Dominating the news coverage today is the Senate Healthcare bill. For this week’s Throwback Thursday, we are highlighting an issue that both sides of the aisle should be able to agree on – eliminating waste and fraud.
In February 2016, the Government Accountability Office (GAO) released a report highlighting the risk for fraud within the health exchange marketplaces. GAO performed 12 undercover tests of the Marketplace, which focused on year 2014 phone or online applications. During these tests, the Marketplace approved subsidized coverage under the ACA for 11 of the 12 fictitious GAO applicants.
Further, just last fall, GAO released the final results of their undercover Marketplace testing which did not turn out any better. According to the report, “The federal Health Insurance Marketplace or selected state marketplaces approved each of 10 fictitious applications GAO made for subsidized health plans.” In addition, “Four applications used Social Security numbers that, according to the Social Security Administration, have never been issued, such as numbers starting with “000.”
GAO used fictitious documentation as part of this process, but according to the Marketplace, Centers for Medicare and Medicaid Services (CMS), and certain states, they “only inspect for supporting documentation that has obviously been altered. Thus, if the documentation submitted does not show such signs, it would not be questioned for authenticity.”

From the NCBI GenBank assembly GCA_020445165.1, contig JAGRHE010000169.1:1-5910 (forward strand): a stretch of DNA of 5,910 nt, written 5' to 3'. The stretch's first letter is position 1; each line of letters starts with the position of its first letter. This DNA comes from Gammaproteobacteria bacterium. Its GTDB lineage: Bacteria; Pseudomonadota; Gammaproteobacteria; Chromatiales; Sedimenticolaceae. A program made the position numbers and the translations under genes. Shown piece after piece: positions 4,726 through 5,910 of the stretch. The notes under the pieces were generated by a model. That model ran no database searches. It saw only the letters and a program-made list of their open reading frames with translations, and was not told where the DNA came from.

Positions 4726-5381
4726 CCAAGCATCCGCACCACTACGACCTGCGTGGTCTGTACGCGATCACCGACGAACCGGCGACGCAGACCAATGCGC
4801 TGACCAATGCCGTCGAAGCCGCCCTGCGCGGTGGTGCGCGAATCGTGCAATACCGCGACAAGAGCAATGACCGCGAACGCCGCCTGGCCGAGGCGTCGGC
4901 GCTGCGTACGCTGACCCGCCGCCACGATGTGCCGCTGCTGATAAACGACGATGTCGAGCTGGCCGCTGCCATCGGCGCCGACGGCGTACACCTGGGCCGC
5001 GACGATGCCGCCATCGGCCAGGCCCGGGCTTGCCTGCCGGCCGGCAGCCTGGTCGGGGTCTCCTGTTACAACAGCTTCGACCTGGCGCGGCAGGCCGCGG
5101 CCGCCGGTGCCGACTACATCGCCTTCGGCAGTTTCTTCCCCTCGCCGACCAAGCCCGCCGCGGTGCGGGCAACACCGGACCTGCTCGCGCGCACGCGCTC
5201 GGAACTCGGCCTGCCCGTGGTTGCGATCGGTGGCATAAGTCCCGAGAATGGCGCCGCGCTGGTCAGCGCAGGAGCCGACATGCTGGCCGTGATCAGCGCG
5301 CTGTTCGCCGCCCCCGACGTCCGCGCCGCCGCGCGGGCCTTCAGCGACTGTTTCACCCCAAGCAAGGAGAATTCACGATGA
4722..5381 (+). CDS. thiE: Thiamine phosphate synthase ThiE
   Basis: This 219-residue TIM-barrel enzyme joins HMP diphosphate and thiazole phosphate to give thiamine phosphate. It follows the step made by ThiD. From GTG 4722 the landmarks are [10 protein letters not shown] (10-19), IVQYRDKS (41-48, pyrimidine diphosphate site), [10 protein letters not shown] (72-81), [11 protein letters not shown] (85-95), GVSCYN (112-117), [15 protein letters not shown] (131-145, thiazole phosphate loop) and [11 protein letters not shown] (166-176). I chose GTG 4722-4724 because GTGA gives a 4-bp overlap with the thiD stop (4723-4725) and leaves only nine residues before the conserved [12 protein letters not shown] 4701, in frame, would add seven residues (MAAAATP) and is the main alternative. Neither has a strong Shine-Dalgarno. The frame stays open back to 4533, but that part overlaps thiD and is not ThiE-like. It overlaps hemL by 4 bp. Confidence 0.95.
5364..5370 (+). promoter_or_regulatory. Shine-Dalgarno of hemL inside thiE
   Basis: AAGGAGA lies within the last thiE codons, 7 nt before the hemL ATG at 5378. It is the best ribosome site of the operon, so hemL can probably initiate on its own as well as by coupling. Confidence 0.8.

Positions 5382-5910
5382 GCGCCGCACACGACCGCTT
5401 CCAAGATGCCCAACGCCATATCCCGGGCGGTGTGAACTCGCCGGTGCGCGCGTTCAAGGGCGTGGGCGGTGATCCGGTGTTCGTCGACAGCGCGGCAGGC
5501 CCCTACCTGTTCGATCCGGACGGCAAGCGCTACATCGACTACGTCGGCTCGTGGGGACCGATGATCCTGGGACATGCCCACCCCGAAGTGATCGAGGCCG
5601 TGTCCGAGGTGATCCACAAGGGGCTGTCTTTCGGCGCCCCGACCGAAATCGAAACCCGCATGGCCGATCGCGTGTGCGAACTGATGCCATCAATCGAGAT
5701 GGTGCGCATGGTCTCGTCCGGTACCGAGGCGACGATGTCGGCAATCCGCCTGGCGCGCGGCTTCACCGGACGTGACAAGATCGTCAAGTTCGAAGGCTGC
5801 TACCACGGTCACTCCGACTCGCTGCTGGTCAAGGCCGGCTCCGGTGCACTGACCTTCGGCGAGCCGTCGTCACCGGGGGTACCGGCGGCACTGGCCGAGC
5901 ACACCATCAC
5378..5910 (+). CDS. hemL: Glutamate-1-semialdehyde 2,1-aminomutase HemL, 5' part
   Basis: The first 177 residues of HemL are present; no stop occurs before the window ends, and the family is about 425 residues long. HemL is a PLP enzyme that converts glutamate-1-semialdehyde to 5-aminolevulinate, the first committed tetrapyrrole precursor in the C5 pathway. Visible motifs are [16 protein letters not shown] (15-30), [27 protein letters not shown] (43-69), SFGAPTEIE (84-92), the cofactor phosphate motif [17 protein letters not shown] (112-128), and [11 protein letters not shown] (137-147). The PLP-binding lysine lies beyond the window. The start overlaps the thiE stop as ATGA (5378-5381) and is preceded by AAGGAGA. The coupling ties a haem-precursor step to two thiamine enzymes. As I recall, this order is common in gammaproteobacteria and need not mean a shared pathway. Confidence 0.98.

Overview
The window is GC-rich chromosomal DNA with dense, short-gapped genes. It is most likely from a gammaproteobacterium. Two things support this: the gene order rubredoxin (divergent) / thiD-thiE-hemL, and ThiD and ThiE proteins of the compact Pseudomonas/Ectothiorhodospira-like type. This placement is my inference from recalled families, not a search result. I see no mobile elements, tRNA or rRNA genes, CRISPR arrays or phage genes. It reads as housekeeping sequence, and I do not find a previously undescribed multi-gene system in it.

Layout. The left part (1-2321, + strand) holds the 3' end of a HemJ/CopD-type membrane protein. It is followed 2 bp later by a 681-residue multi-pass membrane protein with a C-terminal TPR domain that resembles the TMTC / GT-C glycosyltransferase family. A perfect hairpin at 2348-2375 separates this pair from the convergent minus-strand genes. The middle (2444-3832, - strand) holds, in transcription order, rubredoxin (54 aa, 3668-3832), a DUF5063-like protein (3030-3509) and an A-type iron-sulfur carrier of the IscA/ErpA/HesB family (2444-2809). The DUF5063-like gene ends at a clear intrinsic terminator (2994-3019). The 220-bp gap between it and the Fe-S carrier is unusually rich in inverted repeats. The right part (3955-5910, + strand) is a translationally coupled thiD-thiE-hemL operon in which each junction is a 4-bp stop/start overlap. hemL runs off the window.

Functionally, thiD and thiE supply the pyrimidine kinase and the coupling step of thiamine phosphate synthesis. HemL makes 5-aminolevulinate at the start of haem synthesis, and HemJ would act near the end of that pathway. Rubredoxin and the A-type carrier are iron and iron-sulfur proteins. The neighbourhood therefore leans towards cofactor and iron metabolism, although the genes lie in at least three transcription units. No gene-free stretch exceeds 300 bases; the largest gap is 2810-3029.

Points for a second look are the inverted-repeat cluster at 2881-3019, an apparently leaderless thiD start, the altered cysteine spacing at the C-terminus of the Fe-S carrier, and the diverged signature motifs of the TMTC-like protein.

Now, consider that even some elementary school children can forge a pretty reasonably looking doctor’s note, and if the exchange only inspects documents that have obviously been altered, who knows what kind of fraud could be taking place.
Further, during the health care exchange rollout, former Senator Tom Coburn’s 2013 Wastebook highlighted some of the outrageous costs to advertise the Marketplace to potential users. According to the report, nearly $28 million was spent to promote the website in Washington State, and Oregon spent $10 million to promote the exchanges. Many states spent whopping amounts of dollars promoting the Marketplace, but no state compares to California’s almost $100 million advertising bill.
While there are many competing perspectives on the approach to health care in America, combatting waste and fraud in the health care system should not be one of them. With over $1.2 trillion spent in improper payments since 2003, the American people cannot afford to continue subsidizing programs and agencies that do not take care of taxpayer dollars.